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  • Writer's pictureGreen Traveller

Train from London to Nice, South of France

Green Traveller's Guide to taking the train from London St Pancras International Railway Station to Nice in the South of France.

building in front of beach and sea
The waterfront at Nice. Photo: Constantin/Unsplash on Wix

Taking the sleeper train to Nice is worth it just to be woken up by the sun as you hit the Cote d'Azur. Wake up early so that you can follow the coast as the sun comes up, admiring the rich and famous' back gardens as you head to Nice.

The Grande Dame of the French Riviera, Nice enjoys a fine, sun soaked Mediterranean climate and spectacular setting between the Alps and the sea.

The famous sweep of its Baie des Anges has been drawing tourists for centuries and it is still a prime spot to come and experience the highlife of ritzy hotels, chic bars, fine dining, gambling, sunbathing and more. But Nice isn’t all glamour: it has a rich history and cultural heritage, boasting everything from Roman ruins to museums of the work of Matisse and Chagall; the old centre is well-preserved and atmospheric, and it is very much a bustling, diverse, 21st century port city. When you’ve had enough of city life, you can head to the spectacular beaches that spread out in both directions along the coast.

Journey Time: from 8 hours 53 minutes

Sample timetable: Depart London 9.22am, arrive Nice 8.07pm

Changes: 1

Transfer: Paris Gare du Nord to Paris Gare de Lyon

Frequency of Departures: 14/day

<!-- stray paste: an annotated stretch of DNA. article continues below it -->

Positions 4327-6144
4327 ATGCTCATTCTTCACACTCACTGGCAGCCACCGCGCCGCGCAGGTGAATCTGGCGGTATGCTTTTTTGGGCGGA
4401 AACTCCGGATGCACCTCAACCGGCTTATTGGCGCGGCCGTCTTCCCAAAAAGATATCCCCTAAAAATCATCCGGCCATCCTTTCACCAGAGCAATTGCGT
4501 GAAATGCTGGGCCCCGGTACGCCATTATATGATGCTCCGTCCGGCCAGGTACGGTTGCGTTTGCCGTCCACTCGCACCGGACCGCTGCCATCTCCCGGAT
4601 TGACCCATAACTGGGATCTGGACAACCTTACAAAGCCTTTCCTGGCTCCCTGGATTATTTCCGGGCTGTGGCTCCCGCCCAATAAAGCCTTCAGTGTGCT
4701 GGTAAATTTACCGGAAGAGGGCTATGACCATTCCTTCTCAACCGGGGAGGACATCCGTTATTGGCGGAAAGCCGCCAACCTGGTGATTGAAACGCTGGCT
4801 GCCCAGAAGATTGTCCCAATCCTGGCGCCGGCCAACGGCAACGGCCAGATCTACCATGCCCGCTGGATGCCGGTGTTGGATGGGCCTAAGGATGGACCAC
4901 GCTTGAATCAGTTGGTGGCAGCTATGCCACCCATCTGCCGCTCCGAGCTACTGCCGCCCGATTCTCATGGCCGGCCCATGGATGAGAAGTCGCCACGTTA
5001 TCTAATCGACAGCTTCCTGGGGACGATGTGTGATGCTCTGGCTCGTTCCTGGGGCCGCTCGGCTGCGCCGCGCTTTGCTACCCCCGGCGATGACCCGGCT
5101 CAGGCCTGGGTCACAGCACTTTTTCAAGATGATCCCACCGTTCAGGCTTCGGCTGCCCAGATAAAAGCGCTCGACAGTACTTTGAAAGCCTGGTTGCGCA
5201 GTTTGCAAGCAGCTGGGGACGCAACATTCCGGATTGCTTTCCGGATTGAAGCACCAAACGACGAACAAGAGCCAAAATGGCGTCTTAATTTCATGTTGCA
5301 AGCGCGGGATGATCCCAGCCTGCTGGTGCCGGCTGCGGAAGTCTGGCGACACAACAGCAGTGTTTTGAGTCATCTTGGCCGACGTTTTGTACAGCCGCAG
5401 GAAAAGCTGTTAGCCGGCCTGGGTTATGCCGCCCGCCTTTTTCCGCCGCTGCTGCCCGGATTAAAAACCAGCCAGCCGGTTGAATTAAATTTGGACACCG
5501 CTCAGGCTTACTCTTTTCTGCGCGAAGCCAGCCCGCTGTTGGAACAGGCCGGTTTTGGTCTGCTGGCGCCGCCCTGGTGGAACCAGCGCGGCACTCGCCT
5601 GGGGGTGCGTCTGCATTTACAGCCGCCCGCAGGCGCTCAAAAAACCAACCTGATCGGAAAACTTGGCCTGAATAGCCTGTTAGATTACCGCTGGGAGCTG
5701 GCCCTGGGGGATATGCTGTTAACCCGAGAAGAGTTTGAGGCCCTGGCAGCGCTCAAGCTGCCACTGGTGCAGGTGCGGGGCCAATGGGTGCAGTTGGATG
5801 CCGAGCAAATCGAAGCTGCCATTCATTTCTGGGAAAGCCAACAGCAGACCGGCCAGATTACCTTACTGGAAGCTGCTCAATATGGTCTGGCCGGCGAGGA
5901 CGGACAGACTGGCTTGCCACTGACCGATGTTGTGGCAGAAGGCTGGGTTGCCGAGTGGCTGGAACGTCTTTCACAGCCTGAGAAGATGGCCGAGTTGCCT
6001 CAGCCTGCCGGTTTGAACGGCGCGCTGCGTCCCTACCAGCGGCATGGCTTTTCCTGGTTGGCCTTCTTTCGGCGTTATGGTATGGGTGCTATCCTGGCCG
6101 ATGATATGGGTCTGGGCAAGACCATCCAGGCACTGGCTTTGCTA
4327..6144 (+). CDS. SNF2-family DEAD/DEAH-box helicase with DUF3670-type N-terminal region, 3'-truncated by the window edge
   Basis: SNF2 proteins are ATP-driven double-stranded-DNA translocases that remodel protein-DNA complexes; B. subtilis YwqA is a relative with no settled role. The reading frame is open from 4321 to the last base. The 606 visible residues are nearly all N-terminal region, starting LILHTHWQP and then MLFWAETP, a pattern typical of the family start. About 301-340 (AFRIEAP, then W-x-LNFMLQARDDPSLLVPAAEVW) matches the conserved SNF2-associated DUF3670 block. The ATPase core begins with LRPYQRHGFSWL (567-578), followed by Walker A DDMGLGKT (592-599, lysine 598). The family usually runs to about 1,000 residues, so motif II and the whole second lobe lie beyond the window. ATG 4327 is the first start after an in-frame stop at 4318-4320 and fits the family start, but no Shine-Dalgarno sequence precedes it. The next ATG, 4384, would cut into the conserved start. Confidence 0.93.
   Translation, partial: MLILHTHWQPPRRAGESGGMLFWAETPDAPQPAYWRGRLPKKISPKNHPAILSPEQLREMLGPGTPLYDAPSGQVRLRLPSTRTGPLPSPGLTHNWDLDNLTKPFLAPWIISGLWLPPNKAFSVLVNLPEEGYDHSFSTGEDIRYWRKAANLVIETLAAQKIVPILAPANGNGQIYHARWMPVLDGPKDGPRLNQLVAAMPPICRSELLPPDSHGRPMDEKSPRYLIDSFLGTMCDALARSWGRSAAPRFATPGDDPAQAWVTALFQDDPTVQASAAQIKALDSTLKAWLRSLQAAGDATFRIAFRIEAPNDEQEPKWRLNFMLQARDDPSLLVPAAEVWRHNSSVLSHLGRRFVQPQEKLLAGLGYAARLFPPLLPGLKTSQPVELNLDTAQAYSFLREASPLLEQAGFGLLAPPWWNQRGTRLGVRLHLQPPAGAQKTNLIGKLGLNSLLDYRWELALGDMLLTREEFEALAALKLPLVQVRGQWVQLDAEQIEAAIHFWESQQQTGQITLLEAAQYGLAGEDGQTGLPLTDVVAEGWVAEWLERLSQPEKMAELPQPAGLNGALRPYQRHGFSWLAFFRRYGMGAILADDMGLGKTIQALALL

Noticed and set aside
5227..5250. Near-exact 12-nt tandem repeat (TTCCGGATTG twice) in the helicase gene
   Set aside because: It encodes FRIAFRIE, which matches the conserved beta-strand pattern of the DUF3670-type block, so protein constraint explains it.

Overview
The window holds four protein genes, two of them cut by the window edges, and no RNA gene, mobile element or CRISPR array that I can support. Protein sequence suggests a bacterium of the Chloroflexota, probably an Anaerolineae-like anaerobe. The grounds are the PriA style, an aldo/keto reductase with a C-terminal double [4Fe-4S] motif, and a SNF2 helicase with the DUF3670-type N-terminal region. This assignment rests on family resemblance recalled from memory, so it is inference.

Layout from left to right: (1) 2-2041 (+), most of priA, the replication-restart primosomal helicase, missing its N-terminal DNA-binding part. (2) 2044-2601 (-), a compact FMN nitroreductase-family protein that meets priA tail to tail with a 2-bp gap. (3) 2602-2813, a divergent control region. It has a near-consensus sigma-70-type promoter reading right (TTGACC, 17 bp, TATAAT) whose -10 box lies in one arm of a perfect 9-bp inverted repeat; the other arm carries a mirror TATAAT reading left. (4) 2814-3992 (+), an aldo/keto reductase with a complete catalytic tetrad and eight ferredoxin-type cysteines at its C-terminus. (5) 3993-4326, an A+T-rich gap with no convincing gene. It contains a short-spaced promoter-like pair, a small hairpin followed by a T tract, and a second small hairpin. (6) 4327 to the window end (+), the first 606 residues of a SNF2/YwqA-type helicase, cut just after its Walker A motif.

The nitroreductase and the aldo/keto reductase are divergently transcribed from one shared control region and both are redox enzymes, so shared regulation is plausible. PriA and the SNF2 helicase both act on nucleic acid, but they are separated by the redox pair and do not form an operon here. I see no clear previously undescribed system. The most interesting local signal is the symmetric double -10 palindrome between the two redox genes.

Carbon emissions: 15.51kg (flight would be 97.24kg)*

Bike hire at Nice-Ville Railway Station: Yes

Train tickets provided by Trainline:

What's the journey like?

You have to change stations in Paris from Gare du Nord to Gare de Lyon, which can take about half an hour on the Paris RER line (it's only two stops, though we recommend you leave at least 50 minutes for the entire transfer - you have about an hour and a quarter to get the connection). See our guide to How to transfer between train stations across Paris. At Gare de Lyon, you board a TGV high speed train to Nice-Ville station.

Stopover hotels to break the journey in Paris

If you want to break the journey and stay overnight to see a bit more of Paris while you're travelling through, there are lots of lovely places to stay near both Gare du Nord and Gare de Lyon. Here are some examples of hotels that are conveniently near these stations:

Miss your connection in Paris?

Don’t panic. Railteam’s ‘Hop on the Next Available Train’ service means that if you have missed your connection between high speed trains because of a delay on the preceding leg of your journey, you’ll automatically be put on the next available high-speed train. NB Remember to get your ticket stamped by your Train Manager. Whenever you’re connecting, always remember to validate your onward train ticket at the machine on the platform before departing (these are often coloured yellow).

On arrival at Nice-Ville station

Bienvenue à Nice! International and intercity trains pull into Nice-Ville, the city’s main railway station, on the northern edge of the city centre. Served by the city’s tramline, it is also a hub for many bus services. The old centre of Nice is relatively compact and walkable, but for the rest of the city (including the cultural district of Cimiez in the northern hills), and the surrounding area (including the neighbouring beach resorts), there is a good network of buses, as well as a tram and rail services.